Chinese language cinema
Get more with myNEWS
A personalised news feed of stories that matter to you
Learn more
The documentary film Love Talk (category I; Mandarin), directed by Shen Ko-shang, gives eight couples the chance to talk about their marriage.

Review | Love Talk film review: mundane reality of marriage examined in Taiwanese documentary

  • A good antidote to Valentine’s Day schmaltz, but director tries to fit eight couples’ experiences into one feature film, and that’s too ambitious a goal
  • Its unclear narrative also leaves the film feeling a touch fragmented

2/5 stars

Forget about cheesy romcoms, give yourself a reality check with Love Talk, which opens in Hong Kong cinemas on Valentine’s Day. Lacking schmaltz or melodrama, this documentary film invites audiences to take a long, hard look at the truths about marriage – and why you should think twice before stepping into one.

More Than Blue review: Taiwanese remake of Korean melodrama

We mean it when we say there’s no embellishment. The entire 86-minute feature consists mostly of sit-down interviews with eight couples in various stages of their marriage and, as expected, women do most of the talking.

There is hardly any action throughout and neither is there a clear narrative linking the bits of conversations, leaving the film fragmented.

A scene from the documentary film Love Talk.

Still, through the conversations about subjects such as parental responsibilities, their sex life and the division of chores, Taiwanese director Shen Ko-shang captures the essence and paradoxes of a relationship: its fragility and its tenacity, its inevitable disappointments and its redeeming capacity. It’s an intellectual choice for some and an inexplicable attraction for others. It brings comfort but also adds to the burden.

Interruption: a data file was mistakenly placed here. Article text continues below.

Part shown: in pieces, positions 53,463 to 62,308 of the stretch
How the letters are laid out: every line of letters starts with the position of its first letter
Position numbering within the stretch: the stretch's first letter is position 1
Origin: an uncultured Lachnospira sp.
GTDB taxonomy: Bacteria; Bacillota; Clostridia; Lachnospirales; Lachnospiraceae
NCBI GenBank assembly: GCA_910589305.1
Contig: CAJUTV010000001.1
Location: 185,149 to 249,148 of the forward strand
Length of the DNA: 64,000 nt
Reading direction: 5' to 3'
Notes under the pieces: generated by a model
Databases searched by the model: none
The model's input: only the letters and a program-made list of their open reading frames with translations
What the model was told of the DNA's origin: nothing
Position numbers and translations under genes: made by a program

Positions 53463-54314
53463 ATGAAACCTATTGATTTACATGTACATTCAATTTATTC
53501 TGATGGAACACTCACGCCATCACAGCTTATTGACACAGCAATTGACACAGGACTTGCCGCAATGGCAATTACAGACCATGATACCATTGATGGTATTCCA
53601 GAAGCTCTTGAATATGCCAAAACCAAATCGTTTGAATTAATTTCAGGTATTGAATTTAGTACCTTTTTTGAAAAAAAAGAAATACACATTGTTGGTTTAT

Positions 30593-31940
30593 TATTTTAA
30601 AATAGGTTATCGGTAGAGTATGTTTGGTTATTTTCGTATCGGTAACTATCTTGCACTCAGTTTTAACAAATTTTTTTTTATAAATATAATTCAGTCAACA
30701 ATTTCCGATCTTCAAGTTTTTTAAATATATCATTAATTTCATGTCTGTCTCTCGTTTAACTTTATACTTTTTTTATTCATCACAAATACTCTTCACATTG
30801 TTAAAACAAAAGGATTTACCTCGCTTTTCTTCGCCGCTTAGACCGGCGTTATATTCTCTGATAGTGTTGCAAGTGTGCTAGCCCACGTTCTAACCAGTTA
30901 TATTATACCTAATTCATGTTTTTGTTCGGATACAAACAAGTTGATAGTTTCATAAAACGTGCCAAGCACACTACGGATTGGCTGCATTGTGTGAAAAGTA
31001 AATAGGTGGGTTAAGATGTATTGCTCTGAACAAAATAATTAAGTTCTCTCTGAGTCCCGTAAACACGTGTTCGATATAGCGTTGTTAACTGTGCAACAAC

Shen should be applauded for his bravery in tackling an overdone subject, and managing to find a somewhat refreshing take. But the film could use better editing (one woman rambles on for so long we start to feel her hubby’s pain) and precisely because of the banality of the topics under discussion, it could benefit from a greater variety of shots and footage.

Moreover, fitting eight couples, or 16 characters, into one feature might be too ambitious of a goal. Despite shooting the documentary over seven years, the director missed the opportunity to follow the relationships as they grow and lose their spark, or in some rare cases – do not lose hope just yet – remainalive.

While the film occasionally draws knowing laughter (annoyed by the husband so you feed him expired food as revenge, anyone?), it’s either a poignant piece or a horror film, depending on your marital status. Love Talk, the film is called, yet, ironically, it seems the more time we spend with each other, the less we know how to communicate.

Want more articles like this? Follow SCMP Film on Facebook